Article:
People have been informed by the media that a letter of resignation from the President has been ‘‘delivered’’ to the Speaker. The letter has been addressed to the National Assembly, but as of now the National Assembly has not been apprised of the letter. We feel, it’s your duty to request that the National Assembly takes cognizance of the letter immediately, because as per the Constitution, the letter of resignation is addressed to the National Assembly. Section 28 (6) states that the President “resigns his office by writing addressed to the Assembly and delivered to the Speaker”.
You will note that the letter is only delivered to the Speaker, but it is meant ONLY for the National Assembly. The letter should therefore be tabled at the National Assembly at a sitting.
The National Assembly is made up of you MLAs, as our representatives, as we are in a parliamentary democratic system. It’s the National Assembly that appoints the President. It’s also the National Assembly that removes the President. These powers belong to the people of this country, which it exercises through its representatives.
The point is that the National Assembly must have a role to play: the National Assembly should meet to consider, or at least see, the letter. If the National Assembly is by-passed and is not given an opportunity to consider the letter, this may be interpreted as being against Section 28 (6) and a defiance of people’s power and democratic principles. The Assembly becomes another vase à fleurs!
Further, so long as it does not go against the Constitution, the National Assembly, as a Parliament in a democratic country, is sovereign. It can decide when to meet, especially if there is an urgent matter to discuss. Here, the matter is urgent as there will be no President as from tomorrow noon. (We note, in passing that the resignation letter is neither addressed to the Prime Minister nor to the Vice-President (VP). So, as from noon tomorrow, there will be no President? Who has the authority to ask the VP to step in?)
Also, the National Assembly is free to decide on how to conduct its business. It can consider the letter. Although the Constitution is silent on this point, there is nothing in the Constitution that prevents the National Assembly from determining the way it operates, as long as the manner in which it does so is not in contradiction with the Constitution, and is in furtherance of its functions, powers, duties and prerogatives. The National Assembly can, therefore, consider the letter, refuse the resignation and proceed with the removal procedure.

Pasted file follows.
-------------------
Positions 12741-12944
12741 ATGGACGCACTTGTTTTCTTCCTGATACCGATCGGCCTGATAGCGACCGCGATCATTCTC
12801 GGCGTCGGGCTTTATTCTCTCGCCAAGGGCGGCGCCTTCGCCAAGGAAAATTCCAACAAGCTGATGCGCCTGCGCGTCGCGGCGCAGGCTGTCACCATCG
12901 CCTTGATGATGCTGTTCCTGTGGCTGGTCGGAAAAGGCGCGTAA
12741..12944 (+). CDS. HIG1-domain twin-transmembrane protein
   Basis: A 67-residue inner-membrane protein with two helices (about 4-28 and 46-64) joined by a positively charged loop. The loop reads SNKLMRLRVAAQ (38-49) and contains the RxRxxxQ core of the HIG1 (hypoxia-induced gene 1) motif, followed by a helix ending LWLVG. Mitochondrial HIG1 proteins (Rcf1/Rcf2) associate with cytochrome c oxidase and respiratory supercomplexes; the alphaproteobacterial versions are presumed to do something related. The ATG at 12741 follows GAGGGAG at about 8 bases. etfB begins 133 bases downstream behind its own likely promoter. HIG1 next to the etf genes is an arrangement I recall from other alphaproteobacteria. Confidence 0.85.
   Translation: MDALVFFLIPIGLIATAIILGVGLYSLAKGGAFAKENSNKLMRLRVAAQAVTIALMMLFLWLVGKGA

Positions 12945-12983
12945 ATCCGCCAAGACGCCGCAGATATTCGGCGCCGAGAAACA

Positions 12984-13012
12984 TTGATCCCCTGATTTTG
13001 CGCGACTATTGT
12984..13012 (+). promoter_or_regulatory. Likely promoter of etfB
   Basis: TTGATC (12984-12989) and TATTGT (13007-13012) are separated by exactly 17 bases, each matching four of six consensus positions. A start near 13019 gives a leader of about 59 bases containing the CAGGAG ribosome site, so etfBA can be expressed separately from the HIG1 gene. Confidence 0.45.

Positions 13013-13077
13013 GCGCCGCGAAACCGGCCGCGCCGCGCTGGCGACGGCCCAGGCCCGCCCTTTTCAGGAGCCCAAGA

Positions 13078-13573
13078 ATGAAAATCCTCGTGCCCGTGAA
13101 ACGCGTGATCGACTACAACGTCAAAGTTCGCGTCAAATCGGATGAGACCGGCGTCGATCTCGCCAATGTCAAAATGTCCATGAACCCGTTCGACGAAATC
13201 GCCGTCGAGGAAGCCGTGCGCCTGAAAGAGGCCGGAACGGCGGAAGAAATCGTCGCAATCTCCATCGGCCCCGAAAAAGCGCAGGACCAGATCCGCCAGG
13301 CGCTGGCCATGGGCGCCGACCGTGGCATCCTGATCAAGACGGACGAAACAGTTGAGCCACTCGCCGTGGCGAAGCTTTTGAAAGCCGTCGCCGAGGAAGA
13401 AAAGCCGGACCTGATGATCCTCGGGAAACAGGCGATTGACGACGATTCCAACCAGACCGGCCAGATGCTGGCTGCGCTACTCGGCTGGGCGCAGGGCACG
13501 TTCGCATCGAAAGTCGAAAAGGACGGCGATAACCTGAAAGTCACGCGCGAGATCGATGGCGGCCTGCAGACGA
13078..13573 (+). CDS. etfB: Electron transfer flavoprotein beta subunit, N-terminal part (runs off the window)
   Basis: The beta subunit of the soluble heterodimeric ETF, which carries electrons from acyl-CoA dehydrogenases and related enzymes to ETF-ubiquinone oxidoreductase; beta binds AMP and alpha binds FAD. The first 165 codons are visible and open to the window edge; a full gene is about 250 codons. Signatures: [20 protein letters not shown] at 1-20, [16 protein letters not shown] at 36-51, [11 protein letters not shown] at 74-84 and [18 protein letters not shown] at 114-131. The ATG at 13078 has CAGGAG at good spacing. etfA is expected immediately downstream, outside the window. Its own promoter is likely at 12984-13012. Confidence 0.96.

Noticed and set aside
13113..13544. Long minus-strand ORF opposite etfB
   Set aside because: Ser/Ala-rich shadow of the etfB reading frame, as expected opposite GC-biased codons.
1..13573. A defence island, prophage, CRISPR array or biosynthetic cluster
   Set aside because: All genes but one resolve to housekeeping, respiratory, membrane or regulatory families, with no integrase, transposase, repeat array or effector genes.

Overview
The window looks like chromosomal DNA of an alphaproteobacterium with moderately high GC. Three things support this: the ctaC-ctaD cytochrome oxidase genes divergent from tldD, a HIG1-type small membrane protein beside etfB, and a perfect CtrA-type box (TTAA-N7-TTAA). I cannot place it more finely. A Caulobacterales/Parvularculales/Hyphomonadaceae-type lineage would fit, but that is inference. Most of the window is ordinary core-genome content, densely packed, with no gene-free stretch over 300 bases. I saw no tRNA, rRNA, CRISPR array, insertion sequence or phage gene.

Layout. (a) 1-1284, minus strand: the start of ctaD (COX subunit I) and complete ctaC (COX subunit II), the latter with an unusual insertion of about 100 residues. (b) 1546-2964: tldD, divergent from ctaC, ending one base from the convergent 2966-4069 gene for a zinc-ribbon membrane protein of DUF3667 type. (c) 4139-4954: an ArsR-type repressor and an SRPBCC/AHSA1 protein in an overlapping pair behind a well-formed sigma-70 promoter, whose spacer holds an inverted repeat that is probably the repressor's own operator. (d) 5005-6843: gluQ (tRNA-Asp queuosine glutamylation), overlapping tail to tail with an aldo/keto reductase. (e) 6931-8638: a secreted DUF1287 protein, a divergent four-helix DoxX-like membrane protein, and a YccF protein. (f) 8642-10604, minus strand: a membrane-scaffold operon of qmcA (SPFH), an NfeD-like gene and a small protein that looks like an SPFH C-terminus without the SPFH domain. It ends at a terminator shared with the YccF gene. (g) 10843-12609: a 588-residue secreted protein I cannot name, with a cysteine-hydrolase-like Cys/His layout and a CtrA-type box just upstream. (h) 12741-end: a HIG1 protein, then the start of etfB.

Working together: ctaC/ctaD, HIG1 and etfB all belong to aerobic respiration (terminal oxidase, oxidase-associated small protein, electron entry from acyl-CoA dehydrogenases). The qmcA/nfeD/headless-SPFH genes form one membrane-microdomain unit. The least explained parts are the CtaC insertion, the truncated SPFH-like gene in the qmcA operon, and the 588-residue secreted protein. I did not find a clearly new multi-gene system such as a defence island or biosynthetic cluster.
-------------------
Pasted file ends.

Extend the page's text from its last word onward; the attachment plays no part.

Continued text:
The basis for the above reasoning is that we cannot treat all resignations of Presidents alike. A resignation which is forced on the President, based on alleged serious acts of misconduct, cannot enjoy the same treatment as a routine one after the completion of a regular tour of service by a President. When the resignation is tendered in extraordinary or special circumstances, tainted, escaping a removal procedure, the National Assembly should be able to treat it differently: it may decide to accept the resignation or to delay it. Also, if the National Assembly accepts the resignation, this means she has not been removed and will be entitled to benefits…
But more importantly, the National Assembly should have a say in this matter: this democratic principle Constitution cannot be overlooked!
Un nouveau scandale défraie la chronique depuis le mercredi 28 février à Maurice. Cette fois-ci cela concerne ni plus ni moins la garante de notre Constitution, son excellence Ameenah Gurib-Fakim, présidente de la République. Elle a dépensé plusieurs centaines de milliers de roupies pour des achats personnels, entre autres, sur une carte de crédit Platinum offerte par la Planet Earth Institute, la fondation d’Álvaro Sobrinho, homme d’affaires angolais hautement controversé. Retrouvez tous les articles concernant cette affaire dans notre dossier spécial : Platinum Card. Une enquête exclusive de l’express.